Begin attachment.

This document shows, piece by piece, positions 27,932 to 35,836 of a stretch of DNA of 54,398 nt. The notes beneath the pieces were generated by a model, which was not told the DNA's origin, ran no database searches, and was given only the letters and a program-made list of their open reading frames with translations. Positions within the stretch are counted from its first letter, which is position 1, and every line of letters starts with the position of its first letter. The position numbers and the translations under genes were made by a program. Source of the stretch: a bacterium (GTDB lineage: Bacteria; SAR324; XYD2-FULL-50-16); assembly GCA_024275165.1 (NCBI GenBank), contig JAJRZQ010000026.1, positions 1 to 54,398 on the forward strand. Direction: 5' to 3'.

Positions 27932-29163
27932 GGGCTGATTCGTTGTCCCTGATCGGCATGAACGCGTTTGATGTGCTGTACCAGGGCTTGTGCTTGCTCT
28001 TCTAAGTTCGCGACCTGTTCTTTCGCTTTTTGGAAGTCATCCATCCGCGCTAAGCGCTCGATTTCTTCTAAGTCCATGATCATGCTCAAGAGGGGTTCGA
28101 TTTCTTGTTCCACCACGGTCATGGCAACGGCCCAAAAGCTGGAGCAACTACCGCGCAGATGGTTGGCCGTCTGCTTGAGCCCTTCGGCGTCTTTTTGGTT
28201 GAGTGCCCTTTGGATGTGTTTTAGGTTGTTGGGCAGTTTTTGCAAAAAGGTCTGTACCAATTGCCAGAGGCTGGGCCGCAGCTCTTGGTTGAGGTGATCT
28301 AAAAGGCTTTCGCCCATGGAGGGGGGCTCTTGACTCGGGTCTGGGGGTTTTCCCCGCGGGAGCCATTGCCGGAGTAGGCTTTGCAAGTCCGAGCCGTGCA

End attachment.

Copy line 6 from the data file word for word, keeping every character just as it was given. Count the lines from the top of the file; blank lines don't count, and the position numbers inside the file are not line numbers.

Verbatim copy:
28201 GAGTGCCCTTTGGATGTGTTTTAGGTTGTTGGGCAGTTTTTGCAAAAAGGTCTGTACCAATTGCCAGAGGCTGGGCCGCAGCTCTTGGTTGAGGTGATCT